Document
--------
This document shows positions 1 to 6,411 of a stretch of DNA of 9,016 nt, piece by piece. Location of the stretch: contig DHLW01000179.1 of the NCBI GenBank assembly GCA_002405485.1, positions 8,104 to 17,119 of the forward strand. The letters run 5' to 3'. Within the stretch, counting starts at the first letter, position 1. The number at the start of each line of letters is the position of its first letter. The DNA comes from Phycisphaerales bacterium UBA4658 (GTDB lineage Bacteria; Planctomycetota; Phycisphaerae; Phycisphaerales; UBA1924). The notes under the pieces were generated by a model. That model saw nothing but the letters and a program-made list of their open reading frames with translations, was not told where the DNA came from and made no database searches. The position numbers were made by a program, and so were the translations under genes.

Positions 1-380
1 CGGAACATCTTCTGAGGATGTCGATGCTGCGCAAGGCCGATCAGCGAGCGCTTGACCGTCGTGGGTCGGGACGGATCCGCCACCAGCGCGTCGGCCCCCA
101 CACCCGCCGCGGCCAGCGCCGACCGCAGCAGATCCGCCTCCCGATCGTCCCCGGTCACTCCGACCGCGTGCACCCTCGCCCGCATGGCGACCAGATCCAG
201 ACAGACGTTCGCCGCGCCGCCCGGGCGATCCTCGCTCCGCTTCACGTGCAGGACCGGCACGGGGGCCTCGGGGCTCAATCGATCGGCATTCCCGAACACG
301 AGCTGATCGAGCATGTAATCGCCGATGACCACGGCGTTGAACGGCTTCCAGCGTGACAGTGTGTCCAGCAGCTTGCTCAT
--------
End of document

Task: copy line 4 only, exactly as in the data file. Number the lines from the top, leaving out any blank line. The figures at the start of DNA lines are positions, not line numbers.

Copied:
101 CACCCGCCGCGGCCAGCGCCGACCGCAGCAGATCCGCCTCCCGATCGTCCCCGGTCACTCCGACCGCGTGCACCCTCGCCCGCATGGCGACCAGATCCAG